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just -- will be dismissed by the blind trump ladites and here we have this 24-hour soap opera that's running at the white house with another episode. this doesn't look awful, brian. it is awful. this isn't about a perception. the preponderance of evidence has been reported that i have seen shows that kelly knew about this a long time ago. so now his new shock shocked statement doesn't hold much water for people. the president is shocked and angered as if he had never heard anything about this before. and porter is so close that he's dating hope hicks. i mean, brian, like i'm saying, we have the same capacity to be shocked as anybody out here in the desert southwest. but with this white house, why would anybody be shocked any more? >> i was just complaining about the length of flight between new york and where you are. and speaking of where you are, john, i've got to ask because the wynn name is huge in las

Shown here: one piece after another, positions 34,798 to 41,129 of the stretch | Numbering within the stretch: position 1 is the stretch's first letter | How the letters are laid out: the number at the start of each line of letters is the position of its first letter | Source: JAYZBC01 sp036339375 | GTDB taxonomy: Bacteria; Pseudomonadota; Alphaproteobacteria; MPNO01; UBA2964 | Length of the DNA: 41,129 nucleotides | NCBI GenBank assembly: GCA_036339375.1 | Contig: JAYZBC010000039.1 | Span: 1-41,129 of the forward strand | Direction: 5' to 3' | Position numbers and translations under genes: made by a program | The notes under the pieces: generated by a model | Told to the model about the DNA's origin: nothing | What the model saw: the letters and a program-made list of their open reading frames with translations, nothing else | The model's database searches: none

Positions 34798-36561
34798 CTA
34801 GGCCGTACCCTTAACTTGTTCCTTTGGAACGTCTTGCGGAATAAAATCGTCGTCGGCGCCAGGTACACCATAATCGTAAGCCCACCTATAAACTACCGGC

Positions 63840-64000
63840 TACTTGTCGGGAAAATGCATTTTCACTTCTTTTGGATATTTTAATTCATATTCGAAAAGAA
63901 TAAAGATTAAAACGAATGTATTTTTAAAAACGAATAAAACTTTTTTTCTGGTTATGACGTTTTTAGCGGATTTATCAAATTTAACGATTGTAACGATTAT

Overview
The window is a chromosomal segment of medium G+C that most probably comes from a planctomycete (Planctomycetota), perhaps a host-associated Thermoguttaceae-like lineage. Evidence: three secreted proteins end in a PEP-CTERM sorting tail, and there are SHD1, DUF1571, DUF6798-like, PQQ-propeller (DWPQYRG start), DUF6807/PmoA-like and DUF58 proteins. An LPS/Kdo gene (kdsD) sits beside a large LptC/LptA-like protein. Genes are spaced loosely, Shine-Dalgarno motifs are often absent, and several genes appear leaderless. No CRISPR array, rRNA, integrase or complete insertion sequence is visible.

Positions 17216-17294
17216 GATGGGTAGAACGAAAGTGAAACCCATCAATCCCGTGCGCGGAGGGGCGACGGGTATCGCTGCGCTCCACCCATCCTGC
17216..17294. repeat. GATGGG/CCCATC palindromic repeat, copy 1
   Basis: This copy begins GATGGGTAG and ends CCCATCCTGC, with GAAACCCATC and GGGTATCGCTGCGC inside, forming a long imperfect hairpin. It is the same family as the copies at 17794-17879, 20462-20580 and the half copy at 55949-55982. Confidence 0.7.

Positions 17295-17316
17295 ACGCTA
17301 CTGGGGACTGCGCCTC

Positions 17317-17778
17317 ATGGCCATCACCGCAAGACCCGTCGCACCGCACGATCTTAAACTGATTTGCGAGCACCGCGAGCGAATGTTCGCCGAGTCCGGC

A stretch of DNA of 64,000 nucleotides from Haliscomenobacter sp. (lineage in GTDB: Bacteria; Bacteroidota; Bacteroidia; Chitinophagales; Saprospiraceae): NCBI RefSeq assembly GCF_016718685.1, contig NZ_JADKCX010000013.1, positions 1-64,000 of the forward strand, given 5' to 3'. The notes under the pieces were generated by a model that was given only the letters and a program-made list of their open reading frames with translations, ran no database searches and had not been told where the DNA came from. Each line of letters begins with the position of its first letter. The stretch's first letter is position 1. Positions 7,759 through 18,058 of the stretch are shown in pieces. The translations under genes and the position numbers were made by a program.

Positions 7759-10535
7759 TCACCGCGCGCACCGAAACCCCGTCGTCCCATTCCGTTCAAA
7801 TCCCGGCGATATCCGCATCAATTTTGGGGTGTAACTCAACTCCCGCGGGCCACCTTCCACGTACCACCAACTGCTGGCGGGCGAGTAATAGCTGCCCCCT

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vegas. it's in neon kind of lording over that city. everyone knows steve wynn in a kind of shocking and quick harassment scandal of his own. he is out as head of his own empire. is that name going to come down? >> you know, there's already this picture that's been photo shopped of the wynn name off of that and the name elaine on there instead. that's his ex-wife. he's embroiled in this terrible lawsuit. there were a lot of people who said it was inevitable, brian, he was going to have to step down from the company or be forced out. it's still incredibly shocking. you talk about story concussion. steve wynn has been in the gambling business here for 50 years, 5-0. he is the most iconic name in the history of gambling in this country. he's gone now. it seems very unlikely that they can keep that name on the company. there's talk of breaking up the company, of it being purchased